I was trying to find order in my cluttered home office over the weekend and came across my treasure trove of Life magazines – 27 copies from 1941 and 1942. When I moved them closer to my desk, I had no problem deciding which one to stack on top.
The cover of the Aug. 31, 1942, issue shows a Navy flier pointing to a map of the Pacific. The caption says “Ensign Gay of Torpedo Squadron 8.”
George Gay, known as Tex, was the sole survivor of a squadron of 15 torpedo bombers that engaged the Japanese at the Battle of Midway. The story is Gay’s account of that day, June 4, 1942, when his Douglas Devastator was shot up and careened into the sea. Wounded in the arm, he floated in the Pacific and, as Life puts it, “had a fish’s-eye view of the main action.”
Gay was the first veteran I ever interviewed and wrote about.
It was 35 years ago and I was in my first newspaper job out of college, at The Bradford Era in north central Pennsylvania. Gay had come to town to visit his married daughter. I spoke with him at her home in Bradford. The tall, hardy Texan wowed me.
My story ran on the day Midway, the 1976 star-studded account of the naval battle, started showing at the small city’s only theater. I was in the audience, and so were Gay and his family. He had been a consultant for the film and is portrayed in it by actor Kevin Dobson. Many in the theater apparently had read my story, because a loud cheer erupted when Dobson appeared on screen and a subtitle identified him as Gay.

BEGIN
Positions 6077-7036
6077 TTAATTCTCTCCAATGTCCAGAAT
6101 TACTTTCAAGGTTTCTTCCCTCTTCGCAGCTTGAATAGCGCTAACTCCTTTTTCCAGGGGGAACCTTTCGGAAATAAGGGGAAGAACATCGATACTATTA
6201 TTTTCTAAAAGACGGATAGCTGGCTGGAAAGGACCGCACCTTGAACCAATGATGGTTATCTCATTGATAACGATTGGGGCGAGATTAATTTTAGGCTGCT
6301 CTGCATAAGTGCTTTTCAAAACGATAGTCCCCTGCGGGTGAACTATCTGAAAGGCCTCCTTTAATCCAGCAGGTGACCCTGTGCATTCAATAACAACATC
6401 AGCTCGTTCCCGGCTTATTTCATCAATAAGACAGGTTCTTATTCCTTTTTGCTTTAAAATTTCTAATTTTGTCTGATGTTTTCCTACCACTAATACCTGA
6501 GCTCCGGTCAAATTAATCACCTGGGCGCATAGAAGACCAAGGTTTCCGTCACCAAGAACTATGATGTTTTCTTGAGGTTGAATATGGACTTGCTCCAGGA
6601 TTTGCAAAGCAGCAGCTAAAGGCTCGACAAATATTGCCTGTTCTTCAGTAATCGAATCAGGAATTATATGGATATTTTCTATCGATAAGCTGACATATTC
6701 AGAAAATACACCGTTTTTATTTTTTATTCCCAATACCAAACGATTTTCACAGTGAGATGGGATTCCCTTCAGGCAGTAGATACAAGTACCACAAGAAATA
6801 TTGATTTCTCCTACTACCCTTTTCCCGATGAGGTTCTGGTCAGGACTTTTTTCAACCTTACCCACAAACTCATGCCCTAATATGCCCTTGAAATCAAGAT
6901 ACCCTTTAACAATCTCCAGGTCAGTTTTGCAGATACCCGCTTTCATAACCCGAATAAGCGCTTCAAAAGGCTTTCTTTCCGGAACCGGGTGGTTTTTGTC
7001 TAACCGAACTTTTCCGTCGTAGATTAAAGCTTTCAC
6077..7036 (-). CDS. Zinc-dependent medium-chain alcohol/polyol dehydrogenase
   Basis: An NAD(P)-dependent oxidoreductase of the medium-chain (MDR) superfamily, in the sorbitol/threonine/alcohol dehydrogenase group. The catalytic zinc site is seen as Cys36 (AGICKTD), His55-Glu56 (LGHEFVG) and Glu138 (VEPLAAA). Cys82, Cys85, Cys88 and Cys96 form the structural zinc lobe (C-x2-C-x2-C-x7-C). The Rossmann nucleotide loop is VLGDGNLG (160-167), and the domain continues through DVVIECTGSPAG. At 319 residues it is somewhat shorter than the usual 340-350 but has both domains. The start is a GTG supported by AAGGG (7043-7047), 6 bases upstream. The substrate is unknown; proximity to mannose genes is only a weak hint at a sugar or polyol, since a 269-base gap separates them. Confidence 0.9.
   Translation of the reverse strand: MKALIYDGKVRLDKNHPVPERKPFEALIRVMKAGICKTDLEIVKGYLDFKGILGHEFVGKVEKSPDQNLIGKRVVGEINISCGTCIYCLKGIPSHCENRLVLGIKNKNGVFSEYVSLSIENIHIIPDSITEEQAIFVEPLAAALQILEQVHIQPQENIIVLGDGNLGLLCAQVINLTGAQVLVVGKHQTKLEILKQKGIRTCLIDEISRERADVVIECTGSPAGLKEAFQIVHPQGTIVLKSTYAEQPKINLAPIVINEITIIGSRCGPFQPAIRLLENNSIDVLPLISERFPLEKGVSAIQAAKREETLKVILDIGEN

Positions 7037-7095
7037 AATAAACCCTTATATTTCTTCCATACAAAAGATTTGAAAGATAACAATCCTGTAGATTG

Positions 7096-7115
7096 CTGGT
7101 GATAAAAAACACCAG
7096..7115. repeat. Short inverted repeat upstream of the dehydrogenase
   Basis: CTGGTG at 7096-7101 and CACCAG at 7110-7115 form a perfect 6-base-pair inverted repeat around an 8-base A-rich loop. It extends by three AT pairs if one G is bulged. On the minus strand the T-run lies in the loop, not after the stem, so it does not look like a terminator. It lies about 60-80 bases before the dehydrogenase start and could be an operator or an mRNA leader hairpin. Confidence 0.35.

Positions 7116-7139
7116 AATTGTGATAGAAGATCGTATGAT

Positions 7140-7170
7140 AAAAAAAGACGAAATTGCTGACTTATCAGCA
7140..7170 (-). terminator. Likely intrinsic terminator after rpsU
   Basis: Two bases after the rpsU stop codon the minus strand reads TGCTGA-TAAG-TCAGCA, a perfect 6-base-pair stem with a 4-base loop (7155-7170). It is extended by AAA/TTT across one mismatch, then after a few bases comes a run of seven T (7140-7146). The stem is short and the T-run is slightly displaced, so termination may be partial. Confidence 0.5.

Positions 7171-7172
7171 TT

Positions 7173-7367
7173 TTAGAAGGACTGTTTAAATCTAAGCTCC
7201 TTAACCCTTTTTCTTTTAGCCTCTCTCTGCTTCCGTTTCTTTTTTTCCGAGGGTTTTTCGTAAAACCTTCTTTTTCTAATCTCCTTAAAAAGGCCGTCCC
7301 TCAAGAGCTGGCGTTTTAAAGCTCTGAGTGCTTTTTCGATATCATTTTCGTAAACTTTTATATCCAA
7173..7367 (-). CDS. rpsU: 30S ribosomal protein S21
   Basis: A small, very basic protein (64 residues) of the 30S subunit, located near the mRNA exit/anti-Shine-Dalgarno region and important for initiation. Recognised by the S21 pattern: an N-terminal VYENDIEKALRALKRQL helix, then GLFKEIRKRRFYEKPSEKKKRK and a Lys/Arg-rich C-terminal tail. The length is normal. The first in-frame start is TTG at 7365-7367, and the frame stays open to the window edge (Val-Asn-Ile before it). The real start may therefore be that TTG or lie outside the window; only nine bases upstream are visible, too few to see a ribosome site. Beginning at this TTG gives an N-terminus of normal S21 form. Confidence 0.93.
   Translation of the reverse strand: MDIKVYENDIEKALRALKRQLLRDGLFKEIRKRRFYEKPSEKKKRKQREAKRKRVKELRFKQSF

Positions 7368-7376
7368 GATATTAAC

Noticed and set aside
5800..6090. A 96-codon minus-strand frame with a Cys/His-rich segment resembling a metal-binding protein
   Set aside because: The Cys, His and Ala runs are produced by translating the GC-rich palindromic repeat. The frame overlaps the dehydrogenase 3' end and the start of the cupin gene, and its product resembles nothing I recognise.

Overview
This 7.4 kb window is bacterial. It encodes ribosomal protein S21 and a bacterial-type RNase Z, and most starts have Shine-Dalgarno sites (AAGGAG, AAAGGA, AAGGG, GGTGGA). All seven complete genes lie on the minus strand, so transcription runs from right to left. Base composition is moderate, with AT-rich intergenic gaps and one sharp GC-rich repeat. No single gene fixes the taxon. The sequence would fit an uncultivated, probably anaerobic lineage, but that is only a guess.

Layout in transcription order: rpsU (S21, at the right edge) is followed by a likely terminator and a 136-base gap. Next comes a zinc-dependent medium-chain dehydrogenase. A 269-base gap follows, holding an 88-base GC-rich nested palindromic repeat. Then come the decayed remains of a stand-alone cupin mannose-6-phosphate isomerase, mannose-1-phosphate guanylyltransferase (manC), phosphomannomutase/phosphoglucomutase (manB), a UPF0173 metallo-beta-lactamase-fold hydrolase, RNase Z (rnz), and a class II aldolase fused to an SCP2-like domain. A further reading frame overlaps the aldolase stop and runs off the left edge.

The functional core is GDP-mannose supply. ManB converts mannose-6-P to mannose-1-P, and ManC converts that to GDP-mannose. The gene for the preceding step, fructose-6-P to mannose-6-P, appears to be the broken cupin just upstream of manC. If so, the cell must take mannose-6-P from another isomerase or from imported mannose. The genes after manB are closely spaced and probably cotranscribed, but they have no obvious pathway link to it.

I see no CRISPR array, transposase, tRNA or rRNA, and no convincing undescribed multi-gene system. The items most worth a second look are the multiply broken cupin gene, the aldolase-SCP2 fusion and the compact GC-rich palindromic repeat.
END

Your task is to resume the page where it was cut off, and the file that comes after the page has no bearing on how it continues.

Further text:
I don’t have a copy of my story, which included an image of the Life cover. At the time, it was nothing special, so I didn’t save it. It never crossed my mind that I might have a future in war stories.
Gay and I had no further contact. He died in 1994 at age 77.
My stash of Life magazines once belonged to my uncle Louie Venditti. He got them from a resident of an apartment complex in Malvern, Pa., where Louie was in charge of maintenance. My Aunt Bert gave the magazines to me in the late 1990s after her husband died.
Louie probably enjoyed having the wartime issues as mementos. He was proud of his service as a ground crewman with the 8th Air Force in England, proud that he and three of his brothers, including my dad, had served in the armed forces during World War II.
And he was proud of his son Nicky, an Army helicopter pilot who was killed in Vietnam.
Nicky is the subject of my yet-to-be-published book Quiet Man Rising: A Soldier’s Life and Death in Vietnam. http://www.davidvenditta.com/